Sodium valproate increases activity of the sirtuin pathway resulting in beneficial effects for spinocerebellar ataxia-3 in vivo

Watchon, M., Luu, L., Robinson, K.J., Yuan, K.C., De Luca, A., Suddull, H.J., Tym, M.C., Guillemin, G.J., Cole, N.J., Nicholson, G.A., Chung, R.S., Lee, A., Laird, A.S.
Molecular brain   14: 128 (Journal)
Registered Authors
Chung, Roger, Cole, Nicholas, Laird, Angela, Luu, Luan, Watchon, Maxinne, Yuan, Kristy
Machado−Joseph disease, Neurodegeneration, Polyglutamine, Sodium valproate, Spinocerebellar ataxia−3, Valproic acid, Zebrafish
MeSH Terms
  • Acetylation
  • Animals
  • Animals, Genetically Modified
  • Ataxin-3/antagonists & inhibitors
  • Ataxin-3/genetics
  • Ataxin-3/metabolism
  • Autophagy/drug effects
  • Carbazoles/pharmacology
  • Carbazoles/therapeutic use
  • Disease Models, Animal
  • Drug Evaluation, Preclinical
  • Drug Synergism
  • Genes, Reporter
  • HEK293 Cells
  • Histone Deacetylase Inhibitors/pharmacology
  • Histone Deacetylase Inhibitors/therapeutic use*
  • Histones/metabolism
  • Humans
  • Machado-Joseph Disease/drug therapy*
  • Peptides/genetics
  • Protein Processing, Post-Translational
  • Recombinant Fusion Proteins/genetics
  • Recombinant Fusion Proteins/metabolism
  • Repressor Proteins/genetics
  • Repressor Proteins/metabolism
  • Resveratrol/pharmacology
  • Resveratrol/therapeutic use
  • Signal Transduction
  • Sirtuin 1/physiology
  • Sirtuins/drug effects*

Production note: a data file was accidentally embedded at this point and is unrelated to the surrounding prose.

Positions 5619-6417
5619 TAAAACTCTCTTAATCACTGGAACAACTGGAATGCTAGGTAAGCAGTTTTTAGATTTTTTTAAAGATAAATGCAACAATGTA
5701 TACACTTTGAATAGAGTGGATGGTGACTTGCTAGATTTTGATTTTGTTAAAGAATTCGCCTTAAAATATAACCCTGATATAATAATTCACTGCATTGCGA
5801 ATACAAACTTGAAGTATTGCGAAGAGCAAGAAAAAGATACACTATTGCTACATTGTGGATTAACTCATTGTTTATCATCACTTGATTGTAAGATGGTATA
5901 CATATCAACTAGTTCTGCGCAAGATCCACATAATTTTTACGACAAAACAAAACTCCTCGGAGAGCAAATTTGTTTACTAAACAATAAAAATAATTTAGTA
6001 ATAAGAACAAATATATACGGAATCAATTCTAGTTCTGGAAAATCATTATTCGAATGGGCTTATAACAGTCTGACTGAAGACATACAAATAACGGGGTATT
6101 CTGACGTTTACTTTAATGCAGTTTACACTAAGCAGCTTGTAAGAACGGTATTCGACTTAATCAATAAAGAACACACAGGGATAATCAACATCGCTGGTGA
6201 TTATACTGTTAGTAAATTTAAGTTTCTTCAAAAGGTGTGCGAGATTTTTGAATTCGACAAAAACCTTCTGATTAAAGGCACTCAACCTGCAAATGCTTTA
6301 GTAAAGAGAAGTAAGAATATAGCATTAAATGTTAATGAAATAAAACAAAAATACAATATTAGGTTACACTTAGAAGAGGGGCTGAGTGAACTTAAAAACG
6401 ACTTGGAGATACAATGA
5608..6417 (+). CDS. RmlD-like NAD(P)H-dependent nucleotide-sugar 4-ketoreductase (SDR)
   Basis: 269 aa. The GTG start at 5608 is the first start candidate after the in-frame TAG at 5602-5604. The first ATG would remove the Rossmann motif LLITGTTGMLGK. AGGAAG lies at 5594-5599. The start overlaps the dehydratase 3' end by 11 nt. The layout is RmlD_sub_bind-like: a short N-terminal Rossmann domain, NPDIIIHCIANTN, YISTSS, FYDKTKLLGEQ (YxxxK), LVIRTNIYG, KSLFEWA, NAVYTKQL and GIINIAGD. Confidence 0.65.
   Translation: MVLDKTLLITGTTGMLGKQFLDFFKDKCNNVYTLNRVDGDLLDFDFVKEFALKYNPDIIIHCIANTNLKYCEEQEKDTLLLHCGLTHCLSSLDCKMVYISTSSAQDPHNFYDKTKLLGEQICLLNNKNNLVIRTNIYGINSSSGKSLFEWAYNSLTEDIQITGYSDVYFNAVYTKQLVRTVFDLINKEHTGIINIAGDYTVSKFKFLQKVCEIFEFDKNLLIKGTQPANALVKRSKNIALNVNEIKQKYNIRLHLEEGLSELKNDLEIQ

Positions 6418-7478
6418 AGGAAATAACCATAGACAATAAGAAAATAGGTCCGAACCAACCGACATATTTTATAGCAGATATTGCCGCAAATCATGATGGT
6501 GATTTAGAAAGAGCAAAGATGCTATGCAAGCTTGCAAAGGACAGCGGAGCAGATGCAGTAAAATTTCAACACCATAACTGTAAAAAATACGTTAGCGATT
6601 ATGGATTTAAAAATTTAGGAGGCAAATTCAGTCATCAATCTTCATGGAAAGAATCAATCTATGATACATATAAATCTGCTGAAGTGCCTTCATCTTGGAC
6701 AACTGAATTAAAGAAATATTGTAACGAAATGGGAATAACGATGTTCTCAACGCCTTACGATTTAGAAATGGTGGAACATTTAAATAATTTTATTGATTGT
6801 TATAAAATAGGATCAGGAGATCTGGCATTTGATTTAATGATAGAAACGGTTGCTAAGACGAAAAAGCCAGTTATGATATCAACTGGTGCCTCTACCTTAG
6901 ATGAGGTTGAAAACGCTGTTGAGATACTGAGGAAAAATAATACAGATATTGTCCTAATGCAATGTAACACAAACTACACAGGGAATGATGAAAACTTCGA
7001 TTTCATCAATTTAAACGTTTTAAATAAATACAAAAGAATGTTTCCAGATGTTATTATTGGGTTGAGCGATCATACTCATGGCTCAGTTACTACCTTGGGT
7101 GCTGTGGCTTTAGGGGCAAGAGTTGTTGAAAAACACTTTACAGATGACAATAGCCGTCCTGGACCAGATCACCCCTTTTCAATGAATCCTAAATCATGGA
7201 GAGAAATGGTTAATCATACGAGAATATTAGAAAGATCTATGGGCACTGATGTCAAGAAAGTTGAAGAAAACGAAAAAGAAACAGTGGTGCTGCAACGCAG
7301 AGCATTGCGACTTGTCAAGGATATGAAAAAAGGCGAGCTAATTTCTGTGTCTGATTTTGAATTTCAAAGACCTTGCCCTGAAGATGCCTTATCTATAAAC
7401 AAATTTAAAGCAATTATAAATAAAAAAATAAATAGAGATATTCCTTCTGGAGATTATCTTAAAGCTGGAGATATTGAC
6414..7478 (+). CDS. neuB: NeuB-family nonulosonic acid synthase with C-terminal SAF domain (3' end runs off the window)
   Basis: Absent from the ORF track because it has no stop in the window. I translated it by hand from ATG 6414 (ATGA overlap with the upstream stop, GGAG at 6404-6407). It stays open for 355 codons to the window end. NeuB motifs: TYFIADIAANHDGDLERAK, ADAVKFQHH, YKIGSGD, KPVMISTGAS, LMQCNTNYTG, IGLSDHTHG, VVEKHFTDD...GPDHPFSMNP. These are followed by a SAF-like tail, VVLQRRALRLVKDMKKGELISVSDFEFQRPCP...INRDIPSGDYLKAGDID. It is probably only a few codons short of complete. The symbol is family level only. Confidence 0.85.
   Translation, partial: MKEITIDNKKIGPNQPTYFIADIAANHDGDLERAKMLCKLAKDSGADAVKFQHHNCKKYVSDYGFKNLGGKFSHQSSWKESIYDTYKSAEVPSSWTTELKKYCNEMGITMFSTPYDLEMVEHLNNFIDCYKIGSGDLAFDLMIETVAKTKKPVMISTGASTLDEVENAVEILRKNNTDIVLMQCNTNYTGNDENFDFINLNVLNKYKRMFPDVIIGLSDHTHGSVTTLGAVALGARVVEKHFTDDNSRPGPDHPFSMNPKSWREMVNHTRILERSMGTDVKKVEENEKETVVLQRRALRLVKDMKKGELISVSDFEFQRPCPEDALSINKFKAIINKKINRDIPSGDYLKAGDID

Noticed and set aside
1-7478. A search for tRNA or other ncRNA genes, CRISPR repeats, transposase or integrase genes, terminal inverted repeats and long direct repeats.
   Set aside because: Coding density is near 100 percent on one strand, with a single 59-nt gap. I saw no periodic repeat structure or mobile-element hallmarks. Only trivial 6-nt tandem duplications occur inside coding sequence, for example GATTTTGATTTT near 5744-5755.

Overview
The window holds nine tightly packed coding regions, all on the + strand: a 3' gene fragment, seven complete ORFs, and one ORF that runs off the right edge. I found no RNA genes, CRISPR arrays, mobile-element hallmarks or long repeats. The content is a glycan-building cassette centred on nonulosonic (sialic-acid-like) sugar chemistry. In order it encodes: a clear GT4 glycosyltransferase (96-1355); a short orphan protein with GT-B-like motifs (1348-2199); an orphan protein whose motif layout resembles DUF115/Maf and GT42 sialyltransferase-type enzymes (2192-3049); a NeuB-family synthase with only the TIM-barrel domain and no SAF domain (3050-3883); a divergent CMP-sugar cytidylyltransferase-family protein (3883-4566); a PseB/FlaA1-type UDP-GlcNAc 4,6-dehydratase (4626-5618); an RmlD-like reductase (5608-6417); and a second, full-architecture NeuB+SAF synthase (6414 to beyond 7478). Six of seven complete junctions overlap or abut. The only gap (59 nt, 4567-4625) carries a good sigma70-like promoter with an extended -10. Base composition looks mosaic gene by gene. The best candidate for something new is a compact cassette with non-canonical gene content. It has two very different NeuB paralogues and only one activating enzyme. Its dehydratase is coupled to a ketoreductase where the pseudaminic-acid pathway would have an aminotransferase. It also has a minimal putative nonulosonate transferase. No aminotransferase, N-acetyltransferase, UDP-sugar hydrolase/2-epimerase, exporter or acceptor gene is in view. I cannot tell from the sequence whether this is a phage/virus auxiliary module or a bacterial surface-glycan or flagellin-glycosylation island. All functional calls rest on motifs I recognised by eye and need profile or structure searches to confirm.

• Sirtuins/physiology
  • Swimming
  • Trinucleotide Repeat Expansion
  • Valproic Acid/pharmacology
  • Valproic Acid/therapeutic use*
  • Zebrafish
  • Zebrafish Proteins/antagonists & inhibitors
  • Zebrafish Proteins/genetics
  • Zebrafish Proteins/metabolism
34416891 Full text @ Mol. Brain
Machado-Joseph disease (MJD, also known as spinocerebellar ataxia type 3) is a fatal neurodegenerative disease that impairs control and coordination of movement. Here we tested whether treatment with the histone deacetylase inhibitor sodium valproate (valproate) prevented a movement phenotype that develops in larvae of a transgenic zebrafish model of the disease. We found that treatment with valproate improved the swimming of the MJD zebrafish, affected levels of acetylated histones 3 and 4, but also increased expression of polyglutamine expanded human ataxin-3. Proteomic analysis of protein lysates generated from the treated and untreated MJD zebrafish also predicted that valproate treatment had activated the sirtuin longevity signaling pathway and this was confirmed by findings of increased SIRT1 protein levels and sirtuin activity in valproate treated MJD zebrafish and HEK293 cells expressing ataxin-3 84Q, respectively. Treatment with resveratrol (another compound known to activate the sirtuin pathway), also improved swimming in the MJD zebrafish. Co-treatment with valproate alongside EX527, a SIRT1 activity inhibitor, prevented induction of autophagy by valproate and the beneficial effects of valproate on the movement in the MJD zebrafish, supporting that they were both dependent on sirtuin activity. These findings provide the first evidence of sodium valproate inducing activation of the sirtuin pathway. Further, they indicate that drugs that target the sirtuin pathway, including sodium valproate and resveratrol, warrant further investigation for the treatment of MJD and related neurodegenerative diseases.
Genes / Markers
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Mutations / Transgenics
Human Disease / Model
Sequence Targeting Reagents
Engineered Foreign Genes